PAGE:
But the flowers that I drooled over most that day were some special roses called Ecuadorians, most of which were almost as tall as me! Alex told me that Ecuadorian roses are grown in an extremely fertile area of Ecuador near the base of the Andes Mountains and that they can grow upwards of SIX FEET TALL! I’m really not kidding! You can see a photograph of some six foot tall Ecuadorians here – and while the picture looks absolutely ridiculous, I can assure you that, in person, the flowers are STUNNING! Ever since I first laid eyes on those Ecuadorians that day at the Flower Mart, that was it for me! The Grim Cheaper knew that going forward, Ecuadorian roses were the one and only way to my heart. And, thankfully for him, at the Flower District they come cheap. Ecuadorians can run upwards of $300 per dozen if purchased from a florist, but he bought the above pictured arrangements (which were “only” about 3 feet tall) for me and my mom one Valentine’s Day a few years back for only $35 per dozen. Anyone who’s ever purchased roses on Valentine’s Day knows that it’s unheard of to pay that little for normal sized roses during that time of year, let alone HUGE ones. I have to say that Alex was definitely right – the ONLY place to purchase flowers in L.A. is at the Flower Market!
And, even though I didn’t really like the movie Valentine’s Day, which premiered this past February, I was extremely excited to see the Flower Market make a brief appearance in it. The Market shows up towards the beginning of the flick, in the scene in which florist Reed Bennett (aka Ashton Kutcher) is shown purchasing flowers for his shop on Valentine’s Day morning.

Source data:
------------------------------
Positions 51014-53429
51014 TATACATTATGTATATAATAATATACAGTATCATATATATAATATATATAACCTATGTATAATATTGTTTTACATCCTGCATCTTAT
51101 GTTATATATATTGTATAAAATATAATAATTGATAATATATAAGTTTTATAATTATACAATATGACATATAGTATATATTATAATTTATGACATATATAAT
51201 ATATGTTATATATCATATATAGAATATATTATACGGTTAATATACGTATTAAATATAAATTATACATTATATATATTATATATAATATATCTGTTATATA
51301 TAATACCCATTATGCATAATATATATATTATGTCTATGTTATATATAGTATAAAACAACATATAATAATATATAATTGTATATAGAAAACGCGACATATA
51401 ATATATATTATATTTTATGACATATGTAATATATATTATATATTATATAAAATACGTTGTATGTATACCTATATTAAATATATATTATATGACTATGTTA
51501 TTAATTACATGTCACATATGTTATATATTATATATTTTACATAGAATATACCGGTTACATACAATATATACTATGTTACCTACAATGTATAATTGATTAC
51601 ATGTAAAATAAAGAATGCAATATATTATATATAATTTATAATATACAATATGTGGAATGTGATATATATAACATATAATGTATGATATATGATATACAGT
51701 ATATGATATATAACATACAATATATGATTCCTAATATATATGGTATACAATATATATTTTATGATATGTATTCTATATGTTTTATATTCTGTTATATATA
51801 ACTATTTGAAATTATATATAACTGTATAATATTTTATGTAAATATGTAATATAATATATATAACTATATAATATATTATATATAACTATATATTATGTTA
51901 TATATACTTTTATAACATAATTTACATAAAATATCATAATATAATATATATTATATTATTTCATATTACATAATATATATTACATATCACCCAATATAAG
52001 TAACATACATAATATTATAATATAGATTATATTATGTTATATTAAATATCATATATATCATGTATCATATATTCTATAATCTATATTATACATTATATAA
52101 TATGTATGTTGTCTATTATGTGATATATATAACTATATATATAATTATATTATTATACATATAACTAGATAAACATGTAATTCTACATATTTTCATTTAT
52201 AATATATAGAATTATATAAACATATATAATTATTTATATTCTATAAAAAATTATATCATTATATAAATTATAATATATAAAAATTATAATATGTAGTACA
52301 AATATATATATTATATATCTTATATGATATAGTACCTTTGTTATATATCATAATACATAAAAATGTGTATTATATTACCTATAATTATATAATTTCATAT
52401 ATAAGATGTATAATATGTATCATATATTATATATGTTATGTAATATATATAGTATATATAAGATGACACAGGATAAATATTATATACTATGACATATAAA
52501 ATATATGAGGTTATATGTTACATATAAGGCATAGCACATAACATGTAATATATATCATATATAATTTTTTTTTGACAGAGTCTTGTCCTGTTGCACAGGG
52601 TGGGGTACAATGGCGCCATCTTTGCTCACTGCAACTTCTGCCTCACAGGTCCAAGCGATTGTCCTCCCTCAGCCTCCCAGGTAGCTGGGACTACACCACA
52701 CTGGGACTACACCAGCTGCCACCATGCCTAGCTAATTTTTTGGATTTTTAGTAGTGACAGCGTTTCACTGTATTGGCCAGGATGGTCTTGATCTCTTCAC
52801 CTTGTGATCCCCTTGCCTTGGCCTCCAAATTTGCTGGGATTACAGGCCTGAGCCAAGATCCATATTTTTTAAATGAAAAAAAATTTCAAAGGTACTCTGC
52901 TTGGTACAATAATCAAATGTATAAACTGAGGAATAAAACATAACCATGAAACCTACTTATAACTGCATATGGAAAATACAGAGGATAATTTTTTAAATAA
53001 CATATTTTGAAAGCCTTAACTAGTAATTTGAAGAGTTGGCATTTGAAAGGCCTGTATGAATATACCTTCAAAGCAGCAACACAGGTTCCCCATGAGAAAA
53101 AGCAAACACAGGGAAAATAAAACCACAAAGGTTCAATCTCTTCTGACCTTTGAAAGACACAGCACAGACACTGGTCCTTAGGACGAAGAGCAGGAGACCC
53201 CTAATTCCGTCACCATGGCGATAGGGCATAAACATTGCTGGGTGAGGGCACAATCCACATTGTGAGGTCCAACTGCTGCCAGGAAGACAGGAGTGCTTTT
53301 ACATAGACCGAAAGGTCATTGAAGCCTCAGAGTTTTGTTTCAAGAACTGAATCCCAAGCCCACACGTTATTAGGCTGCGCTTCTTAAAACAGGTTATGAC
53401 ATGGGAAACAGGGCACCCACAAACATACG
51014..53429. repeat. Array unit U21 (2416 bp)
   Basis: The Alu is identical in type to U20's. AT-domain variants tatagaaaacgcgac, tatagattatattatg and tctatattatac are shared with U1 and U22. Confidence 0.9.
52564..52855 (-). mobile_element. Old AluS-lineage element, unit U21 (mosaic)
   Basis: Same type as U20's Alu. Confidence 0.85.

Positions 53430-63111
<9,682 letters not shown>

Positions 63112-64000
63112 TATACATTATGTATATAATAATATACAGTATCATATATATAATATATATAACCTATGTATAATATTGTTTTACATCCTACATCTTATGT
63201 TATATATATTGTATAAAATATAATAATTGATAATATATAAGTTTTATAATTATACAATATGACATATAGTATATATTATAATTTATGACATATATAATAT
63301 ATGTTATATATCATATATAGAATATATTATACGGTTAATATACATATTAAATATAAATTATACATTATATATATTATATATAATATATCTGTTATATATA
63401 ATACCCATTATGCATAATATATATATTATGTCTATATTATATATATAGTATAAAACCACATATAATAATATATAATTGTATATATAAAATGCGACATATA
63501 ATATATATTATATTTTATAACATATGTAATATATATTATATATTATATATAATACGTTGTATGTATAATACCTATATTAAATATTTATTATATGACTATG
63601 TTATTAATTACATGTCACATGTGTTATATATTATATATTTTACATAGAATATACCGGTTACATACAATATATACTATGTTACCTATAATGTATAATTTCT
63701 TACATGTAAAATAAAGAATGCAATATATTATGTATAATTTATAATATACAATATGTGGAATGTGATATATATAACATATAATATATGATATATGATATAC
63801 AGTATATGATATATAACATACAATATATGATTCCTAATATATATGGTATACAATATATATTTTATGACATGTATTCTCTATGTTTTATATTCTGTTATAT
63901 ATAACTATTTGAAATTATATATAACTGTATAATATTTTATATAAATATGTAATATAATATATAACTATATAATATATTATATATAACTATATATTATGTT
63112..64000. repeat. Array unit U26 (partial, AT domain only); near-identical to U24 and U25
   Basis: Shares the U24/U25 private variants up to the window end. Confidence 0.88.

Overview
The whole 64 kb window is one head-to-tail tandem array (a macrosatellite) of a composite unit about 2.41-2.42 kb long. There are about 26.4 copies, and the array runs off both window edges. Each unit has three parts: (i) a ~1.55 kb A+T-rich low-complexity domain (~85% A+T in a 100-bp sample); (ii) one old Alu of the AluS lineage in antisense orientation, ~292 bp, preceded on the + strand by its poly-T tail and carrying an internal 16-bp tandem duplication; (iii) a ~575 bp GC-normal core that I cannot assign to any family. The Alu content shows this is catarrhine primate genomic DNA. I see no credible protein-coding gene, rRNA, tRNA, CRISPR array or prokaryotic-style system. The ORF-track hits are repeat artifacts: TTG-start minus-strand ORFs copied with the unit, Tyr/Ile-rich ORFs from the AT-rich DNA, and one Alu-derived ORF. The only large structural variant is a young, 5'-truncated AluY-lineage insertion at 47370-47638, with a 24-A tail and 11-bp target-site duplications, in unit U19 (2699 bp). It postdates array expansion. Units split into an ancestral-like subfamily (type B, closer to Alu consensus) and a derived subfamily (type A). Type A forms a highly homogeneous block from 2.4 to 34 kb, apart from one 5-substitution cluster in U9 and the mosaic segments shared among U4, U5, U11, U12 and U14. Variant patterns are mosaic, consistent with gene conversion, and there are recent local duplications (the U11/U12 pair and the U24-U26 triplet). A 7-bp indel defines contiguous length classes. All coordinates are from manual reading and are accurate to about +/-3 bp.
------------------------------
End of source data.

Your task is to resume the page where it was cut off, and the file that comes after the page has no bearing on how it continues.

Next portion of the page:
While there, he gives a television interview to sportscaster Kelvin Moore (aka Jamie Foxx), in which he states that one hundred and ten million roses are sold in the United States each year on Valentine’s Day, sixty percent of which are produced right here in California.
I honestly can’t recommend stalking the Flower District enough. Even if you aren’t currently in the market for flowers, it is still a fabulous place to spend a morning or early afternoon. Seeing all of the floral creations is almost like being in an art museum. And the smell! Oh, the smell! For miles around, the air is filled with the fragrance of roses. It is truly an amazing place. And, if you do happen to be in the market for flowers, I can pretty much guarantee that you won’t find a better deal anywhere else in Southern California! And, for those who are into that sort of thing, the arrangements the Grim Cheaper and I picked out for our wedding are pictured above.
Until next time, Happy Stalking!
Stalk It: The Original Los Angeles Flower Market from Valentine’s Day is located at 754 Wall Street in Downtown Los Angeles. The Market is open to the public for a $2 admission fee each Monday, Wednesday, and Friday starting at 8 a.m. and each Tuesday, Thursday, and Saturday starting at 6 a.m. The Market is closed on Sundays. If you are looking to buy flowers, though, I would suggest skipping the actual Market and instead visiting the myriad of independent flower shops in the surrounding area.